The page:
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How many sports fields does Scottsdale need?

Posted 9/4/20

While there are numerous parks and sports fields across the city, last year there were nearly 50 requests for sports facilities Scottsdale’s parks and recreation department couldn’t …

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Ask the Editor

How many sports fields does Scottsdale need?

Posted

While there are numerous parks and sports fields across the city, last year there were nearly 50 requests for sports facilities Scottsdale’s parks and recreation department couldn’t accommodate.

Now the city is hoping $40 million of voter-approved funds on a field and park complex in northern Scottsdale near Bell Road and 94th Street will help it earn a bit more money in facility rentals and provide a place for a burgeoning number of requests for places for teams and leagues to practice and play.

City officials say in 2019, there were 49 full facility event requests — for reservations of sports fields or courts — that went unfulfilled.

During August, Scottsdale city planners solicited public input about one of the 2019 bond projects — multiuse fields in the area of Bell Road — as they prepare to design and construct 13 full-size fields.

Within the FAQ’s of the project, officials state these ball fields are needed and a waitlist exists for people who want access to Scottsdale’s fields.

The fact piqued my interest.

When thinking about the parks and fields across the city — Scottsdale Sports Complex, Cholla Park, Grayhawk Park — to a lay person there are a lot of options! However, I’m also not one of the parents trying to book field time for my child’s Little League team, and being told the facilities are full.

When I checked with the city, I learned there are 19 flat fields such as for soccer, lacrosse and football:

  • 10 at Scottsdale Sports Complex;
  • 1 at Paiute Park;
  • 1 at Eldorado Park;
  • 1 at Chaparral Park
  • 1 at Mountain View Par; and
  • 2 at McDowell Mountain Ranch Park.

In 2018, the Scottsdale Sports Complex had 27 official full facility requests they could not accommodate, Parks and Recreation Director Reed Pryor said.

Data online shows the cost of renting the entire complex is $1,700 — had more field space been available, $45,900 more in facility fees could have been collected in 2018.

Further, in the spring and fall of 2018, there were five organizations that Scottsdale was unable to accommodate for any seasonal or hourly reservations. And, five more groups throughout the year were only given a portion of what they requested.

The parks and rec director points to the possibility of even higher amounts of groups seeking Scottsdale fields.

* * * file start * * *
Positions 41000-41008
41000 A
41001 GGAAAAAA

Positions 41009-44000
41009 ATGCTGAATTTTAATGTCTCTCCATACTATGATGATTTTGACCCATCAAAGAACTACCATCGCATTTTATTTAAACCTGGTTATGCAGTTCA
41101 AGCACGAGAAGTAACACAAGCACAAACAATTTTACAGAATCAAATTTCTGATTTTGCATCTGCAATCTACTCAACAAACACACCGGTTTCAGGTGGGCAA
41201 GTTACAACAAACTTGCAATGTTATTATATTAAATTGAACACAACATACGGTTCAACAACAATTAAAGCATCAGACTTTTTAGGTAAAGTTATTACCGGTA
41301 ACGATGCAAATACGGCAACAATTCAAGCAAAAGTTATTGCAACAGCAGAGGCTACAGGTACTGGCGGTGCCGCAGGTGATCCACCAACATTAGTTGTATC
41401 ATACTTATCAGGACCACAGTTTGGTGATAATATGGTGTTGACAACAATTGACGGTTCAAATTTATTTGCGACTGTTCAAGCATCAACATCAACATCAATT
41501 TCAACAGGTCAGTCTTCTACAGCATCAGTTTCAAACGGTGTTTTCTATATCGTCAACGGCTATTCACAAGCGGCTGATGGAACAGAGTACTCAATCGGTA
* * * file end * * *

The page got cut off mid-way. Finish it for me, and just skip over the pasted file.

“Keep in mind, that these numbers do not include any groups who called in, found out that we were full, and didn’t end up submitting a reservation request,” Mr. Pryor said in his email.

In 2019, there were 49 full facility event requests through the parks’ system that were unable to be accommodated. Mr. Pryor says some groups submitted requests for multiple weekends within a month just trying to get one.

In fall 2019, five organizations did not get any field time at the Sports Complex.

Further, only three organizations got the exact number of fields they need in fall 2019. Four additional organizations got some of the fields they needed.

For youth allocations, Mr. Pryor says most years the average is around 10,000 hours of field allocation to youth organizations, which include club and recreational teams such as soccer or football.

“For the last several years 2018, 2019, and 2020, our total hours requested for field space is a little over 25,000 hours,” Mr. Pryor said. “The additional fields will provide us more flexibility and reserved times for use.”

Details of the bond project

The city’s plans for sports fields in the area of Bell Road is to build up to 13 full-size multiuse sports fields.

Language on the city’s website states the fields will: meet increased demand for lighted sports fields in the community; create the ability for Scottsdale to host larger tournaments; and increase revenue.

Additionally, the fields will be used as parking for special events a few weeks each year. Currently, parking for large events such as Barrett-Jackson Auto Auction and the Waste Management Phoenix Open is placed on Arizona state land that eventually will be sold and no longer available.

The budget for the voter-approved bond project is $40 million.

The first phase of the project will focus on the Bell Road Sports Complex, located on Bell Road just west of 94th Street. This phase will include six full-size multiuse sports fields; parking; lights; restrooms; a plaza and covered ramada; a walking path; and maintenance facility.

The second phase will focus on the WestWorld Sports Complex at Thompson Peak Parkway and McDowell Mountain Ranch Road.

Proposed plans show up to seven fields being built at this location.

The city will need to acquire additional land from the state and private property owners to achieve installing all seven fields at this site.

It is currently working on acquiring the land. Once that has been completed, formal design will begin, the city website states.

If the city is unsuccessful in acquiring the land, Scottsdale will need to find an alternate location for the remaining fields.

The $40 million budget includes purchasing land, designing, and constructing necessary reclaimed water, sewer and drainage improvements and service lines to accommodate water delivery to the recreation fields. Additionally, any unimproved street frontages, sidewalks, will be completed as a requirement of improving the fields.

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